It is a book like this that gives meaning to the Commonwealth Prize: smart, complex and daring. The writer shows that huge decisions are made in small worlds operating on a multi-continental basis. A dam bursts and this creates bedlam... not simply as a result of the human carnage, but also because of the number of people who see this as an opportunity to push forward agendas personal to them from different corners of the earth. So you have the worlds of big business, politics, charities, protest groups, the media, villages and cities colliding. The writer obviously has a strong understanding of how these worlds knit together. This book reminds me of the biting, satirical approach of Manu Joseph's "Serious Men" as well as that book's understanding of context and character, and the extreme comedy of Marie Phillips "Gods Behaving Badly" or a Richard Pryor gig. As for the plot, it's so complex, it's a bit like a detective story gone rampant. The characters are hilarious! The language is brilliant. This is my favorite book of the year.
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1 of 1 people found the following review helpful By E. Dudley on July 21 2011
Format: Hardcover
I laughed out loud, real belly aching laughter, on more than one occasion reading this in a room on my own .... this novel is more than just comically funny - the end of the first chapter brutal case in point. Carole Enahoro's characters fill the room, your head space. Brilliant,funny, philosophically political satire and pathos. Genius, Ms Enahoro! Waiting eagerly, impatiently, for the next one....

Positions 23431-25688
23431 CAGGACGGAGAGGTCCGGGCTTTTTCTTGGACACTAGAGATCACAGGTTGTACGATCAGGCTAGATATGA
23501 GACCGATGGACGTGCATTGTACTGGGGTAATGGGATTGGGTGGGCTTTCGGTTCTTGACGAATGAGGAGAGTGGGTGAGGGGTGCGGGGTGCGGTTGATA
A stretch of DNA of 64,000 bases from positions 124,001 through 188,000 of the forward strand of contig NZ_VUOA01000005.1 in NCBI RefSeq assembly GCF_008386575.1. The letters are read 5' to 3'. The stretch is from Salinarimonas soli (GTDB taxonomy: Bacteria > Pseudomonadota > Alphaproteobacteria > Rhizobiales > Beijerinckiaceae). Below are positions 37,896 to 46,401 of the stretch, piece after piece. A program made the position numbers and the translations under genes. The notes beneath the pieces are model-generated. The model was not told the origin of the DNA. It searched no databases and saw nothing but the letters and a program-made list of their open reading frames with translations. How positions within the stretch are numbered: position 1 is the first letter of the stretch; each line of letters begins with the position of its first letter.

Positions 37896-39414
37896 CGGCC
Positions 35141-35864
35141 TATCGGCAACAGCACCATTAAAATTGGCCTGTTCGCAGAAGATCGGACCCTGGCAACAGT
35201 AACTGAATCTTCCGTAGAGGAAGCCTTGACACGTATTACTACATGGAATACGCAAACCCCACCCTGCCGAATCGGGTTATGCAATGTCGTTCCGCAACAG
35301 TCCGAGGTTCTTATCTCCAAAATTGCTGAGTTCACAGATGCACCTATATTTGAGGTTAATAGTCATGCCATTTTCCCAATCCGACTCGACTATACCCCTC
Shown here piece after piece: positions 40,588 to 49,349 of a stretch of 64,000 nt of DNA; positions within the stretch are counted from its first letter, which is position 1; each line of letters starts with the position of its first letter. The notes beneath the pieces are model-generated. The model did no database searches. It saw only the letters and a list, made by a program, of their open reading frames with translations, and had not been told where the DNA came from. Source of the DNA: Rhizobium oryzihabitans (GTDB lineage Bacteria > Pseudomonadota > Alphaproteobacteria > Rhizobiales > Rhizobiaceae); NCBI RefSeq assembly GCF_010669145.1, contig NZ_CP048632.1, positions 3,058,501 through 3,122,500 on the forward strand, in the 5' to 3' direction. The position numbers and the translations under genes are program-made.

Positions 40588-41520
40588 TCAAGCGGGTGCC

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By Luanne Ollivier #1 HALL OF FAMETOP 10 REVIEWER on May 21 2010
Format: Hardcover
Doing Dangerously Well is Carole Enahoro's debut. And it's one of Random House Canada's picks for their New Faces of Fiction.

Hey Random - good picking!

The unthinkable happens to the majestic Kainji Dam in Nigeria - it collapses - killing hundreds of thousands. This tragedy is met with great glee by the Nigerian Minister of Natural Resources, Ogbe Kolo. Now, he thinks, is the perfect time to make a run for the presidency and cut some deals with the Americans. Mary Glass of the US company TransAqua sees lots of opportunities as well and is more than willing to work with Kolo. First up - privatizing the Niger River and selling the water back to the Nigerians. This should earn her a promotion. Mary's sister Barbara has a problem with this and joins Femi - a Nigerian activist determined to stop Kolo. There are lots of others with an eye to the water rights and their own agendas.

Enahoro has an incredibly witty sense of humour. There is nothing sacred as she joyfully skewers every faction that comes under her pen. Politics, race, religion, sexuality, nationality, family, body image and more. Her satirical sense is sharply honed. I found myself laughing out loud on more than one occasion.

The dialogue is incredibly adroit, but the characters are what I really enjoyed. Barbara is the quintessential tree hugging, new age activist. She lives on her own terms and just barrels through any situation, dispensing her brand of wisdom as she passes through. Barbara's reactions to Canada and its people are priceless.

"Barbara was getting worried about these Canadians. They had a pathological cheeriness that certainly had no place in the world of international intrigue."

"They speak like Americans. They act American.